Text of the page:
Ukraine says it has discovered massive fraud in arms purchases

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(Reuters) – Ukraine’s SBU security service announced on Saturday that it had uncovered a corruption scheme in connection with the purchase of weapons by the Ukrainian army, worth a total of around $40 million.

The announcement of a massive procurement fraud, confirmed by the Ukrainian Defense Ministry, will have enormous resonance in a country besieged by the Russian invasion for almost two years.

Combating endemic corruption remains a major problem as Ukraine continues its bid to join the European Union.

The SBU said an investigation had “unmasked Defense Ministry officials and executives of the arms supplier Lviv Arsenal, who stole almost 1.5 billion hryvnias when purchasing shells.”

“According to the investigation, current and former senior officials of the Ministry of Defense and executives of affiliated companies are involved in the embezzlement.”

The diversion, according to the statement, involved the purchase of 100,000 mortar shells for the army.

The SBU said a contract for the shells was concluded with the Lviv Arsenal in August 2022 – six months after the start of the war – and that payment was made in advance, with part of the funds being transferred abroad.

But no weapons were ever provided, the statement said, with part of the funds then transferred to other accounts abroad.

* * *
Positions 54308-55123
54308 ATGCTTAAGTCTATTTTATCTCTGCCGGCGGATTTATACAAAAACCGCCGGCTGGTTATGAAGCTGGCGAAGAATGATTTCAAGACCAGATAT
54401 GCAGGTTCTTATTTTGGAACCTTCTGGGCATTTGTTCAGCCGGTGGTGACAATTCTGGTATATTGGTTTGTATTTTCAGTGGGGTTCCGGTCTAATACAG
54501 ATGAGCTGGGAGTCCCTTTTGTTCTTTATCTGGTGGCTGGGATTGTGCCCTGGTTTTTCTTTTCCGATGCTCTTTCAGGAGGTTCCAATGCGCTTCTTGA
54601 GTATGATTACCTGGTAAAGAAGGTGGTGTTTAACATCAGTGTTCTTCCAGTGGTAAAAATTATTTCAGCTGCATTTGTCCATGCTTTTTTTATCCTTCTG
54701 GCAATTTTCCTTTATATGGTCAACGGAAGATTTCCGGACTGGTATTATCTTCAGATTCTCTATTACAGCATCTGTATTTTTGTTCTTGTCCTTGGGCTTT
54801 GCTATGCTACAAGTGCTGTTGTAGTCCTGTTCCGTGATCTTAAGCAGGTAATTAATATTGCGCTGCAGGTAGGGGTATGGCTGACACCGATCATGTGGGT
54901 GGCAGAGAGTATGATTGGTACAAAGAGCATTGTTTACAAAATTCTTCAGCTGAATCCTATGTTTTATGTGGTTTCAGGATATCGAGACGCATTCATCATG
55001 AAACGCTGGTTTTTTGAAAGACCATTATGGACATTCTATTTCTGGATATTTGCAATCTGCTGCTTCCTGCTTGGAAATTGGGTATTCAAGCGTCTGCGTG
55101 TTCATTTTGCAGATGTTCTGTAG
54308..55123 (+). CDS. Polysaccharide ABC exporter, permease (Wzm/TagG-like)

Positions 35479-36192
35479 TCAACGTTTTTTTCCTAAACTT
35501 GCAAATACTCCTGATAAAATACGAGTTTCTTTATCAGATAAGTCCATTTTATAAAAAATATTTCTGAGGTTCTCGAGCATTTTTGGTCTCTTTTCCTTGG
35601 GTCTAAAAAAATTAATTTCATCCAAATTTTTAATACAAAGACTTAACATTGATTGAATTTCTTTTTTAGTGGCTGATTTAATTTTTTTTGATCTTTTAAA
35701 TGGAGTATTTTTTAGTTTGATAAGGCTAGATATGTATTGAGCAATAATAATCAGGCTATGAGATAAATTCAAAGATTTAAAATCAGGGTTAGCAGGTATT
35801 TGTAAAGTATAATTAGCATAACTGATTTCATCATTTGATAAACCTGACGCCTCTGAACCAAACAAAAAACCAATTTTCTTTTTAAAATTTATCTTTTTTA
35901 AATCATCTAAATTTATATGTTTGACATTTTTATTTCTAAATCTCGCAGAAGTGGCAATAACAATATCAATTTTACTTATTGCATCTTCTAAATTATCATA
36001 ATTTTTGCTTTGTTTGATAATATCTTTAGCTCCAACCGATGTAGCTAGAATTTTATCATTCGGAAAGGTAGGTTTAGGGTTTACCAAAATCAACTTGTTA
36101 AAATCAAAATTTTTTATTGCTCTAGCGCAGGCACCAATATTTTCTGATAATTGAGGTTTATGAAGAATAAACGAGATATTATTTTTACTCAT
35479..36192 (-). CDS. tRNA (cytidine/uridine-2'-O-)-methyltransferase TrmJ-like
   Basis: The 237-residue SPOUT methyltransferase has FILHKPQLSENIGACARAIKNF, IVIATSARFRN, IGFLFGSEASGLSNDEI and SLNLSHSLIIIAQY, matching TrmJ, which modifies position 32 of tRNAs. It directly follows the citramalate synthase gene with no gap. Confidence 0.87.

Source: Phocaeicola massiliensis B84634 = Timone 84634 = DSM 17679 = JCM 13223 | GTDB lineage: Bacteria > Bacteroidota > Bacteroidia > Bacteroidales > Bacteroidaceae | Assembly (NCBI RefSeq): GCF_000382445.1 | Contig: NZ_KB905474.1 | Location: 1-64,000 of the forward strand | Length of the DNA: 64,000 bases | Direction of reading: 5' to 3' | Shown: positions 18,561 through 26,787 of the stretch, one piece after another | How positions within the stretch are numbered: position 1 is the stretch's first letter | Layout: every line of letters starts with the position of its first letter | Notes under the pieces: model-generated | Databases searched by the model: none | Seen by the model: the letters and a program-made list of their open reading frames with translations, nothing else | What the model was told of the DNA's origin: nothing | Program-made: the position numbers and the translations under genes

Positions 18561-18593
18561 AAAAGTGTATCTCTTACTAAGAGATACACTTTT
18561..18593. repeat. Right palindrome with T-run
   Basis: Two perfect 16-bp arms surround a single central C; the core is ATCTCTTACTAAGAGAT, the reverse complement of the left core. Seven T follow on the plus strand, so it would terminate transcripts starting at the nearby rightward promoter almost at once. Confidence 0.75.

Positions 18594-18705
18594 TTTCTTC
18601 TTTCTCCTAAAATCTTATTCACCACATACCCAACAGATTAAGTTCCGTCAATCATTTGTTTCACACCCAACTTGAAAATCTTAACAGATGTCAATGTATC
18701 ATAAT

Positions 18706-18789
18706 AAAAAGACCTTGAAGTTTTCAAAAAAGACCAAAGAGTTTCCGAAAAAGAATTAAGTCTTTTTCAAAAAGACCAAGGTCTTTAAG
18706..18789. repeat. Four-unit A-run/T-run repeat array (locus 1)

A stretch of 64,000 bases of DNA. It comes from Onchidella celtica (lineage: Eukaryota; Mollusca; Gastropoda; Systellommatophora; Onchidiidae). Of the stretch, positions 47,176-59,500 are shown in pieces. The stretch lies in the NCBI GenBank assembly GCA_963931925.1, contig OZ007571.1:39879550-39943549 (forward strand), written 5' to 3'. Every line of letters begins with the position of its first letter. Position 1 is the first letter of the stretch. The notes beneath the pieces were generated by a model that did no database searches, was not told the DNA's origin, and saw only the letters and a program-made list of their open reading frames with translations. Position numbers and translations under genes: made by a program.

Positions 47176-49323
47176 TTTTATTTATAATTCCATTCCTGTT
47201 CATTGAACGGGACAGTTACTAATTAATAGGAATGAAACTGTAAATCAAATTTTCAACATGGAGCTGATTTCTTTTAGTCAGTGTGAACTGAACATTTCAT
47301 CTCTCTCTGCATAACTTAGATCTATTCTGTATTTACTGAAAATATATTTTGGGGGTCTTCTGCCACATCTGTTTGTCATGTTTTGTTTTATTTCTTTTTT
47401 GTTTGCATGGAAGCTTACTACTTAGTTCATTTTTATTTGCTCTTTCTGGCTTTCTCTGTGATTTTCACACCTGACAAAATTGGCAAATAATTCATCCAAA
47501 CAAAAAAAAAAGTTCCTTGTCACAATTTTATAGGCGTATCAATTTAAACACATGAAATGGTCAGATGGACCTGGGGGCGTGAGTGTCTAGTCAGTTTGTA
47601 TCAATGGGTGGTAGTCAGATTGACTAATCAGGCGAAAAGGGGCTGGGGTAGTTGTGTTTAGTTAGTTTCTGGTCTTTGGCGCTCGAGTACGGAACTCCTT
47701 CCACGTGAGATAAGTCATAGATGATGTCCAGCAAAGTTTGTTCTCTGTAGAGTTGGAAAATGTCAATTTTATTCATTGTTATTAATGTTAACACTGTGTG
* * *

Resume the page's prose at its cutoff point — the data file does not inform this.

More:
The statement said five people had received “notifications of suspicion” – the first step in a Ukrainian legal process – from both the ministry and the arms supplier. A suspect, according to the press release, was arrested while trying to cross the Ukrainian border.

Corruption within the military is a particularly sensitive issue in Ukraine, as the country attempts to maintain wartime public morale and present its case for EU membership at 27.

Defense Minister Oleksii Reznikov was fired last September for various corruption cases, even though he enjoyed a solid reputation as Ukraine’s representative in its discussions with its Western allies.

Although he is not suspected of having personally engaged in acts of corruption, several cases hit the army under his leadership, one for the supply of troops with food, another for the purchase of appropriate clothing for the military.

(Reporting by Ron Popeski and Maria Starkova; editing by Andrea Ricci)

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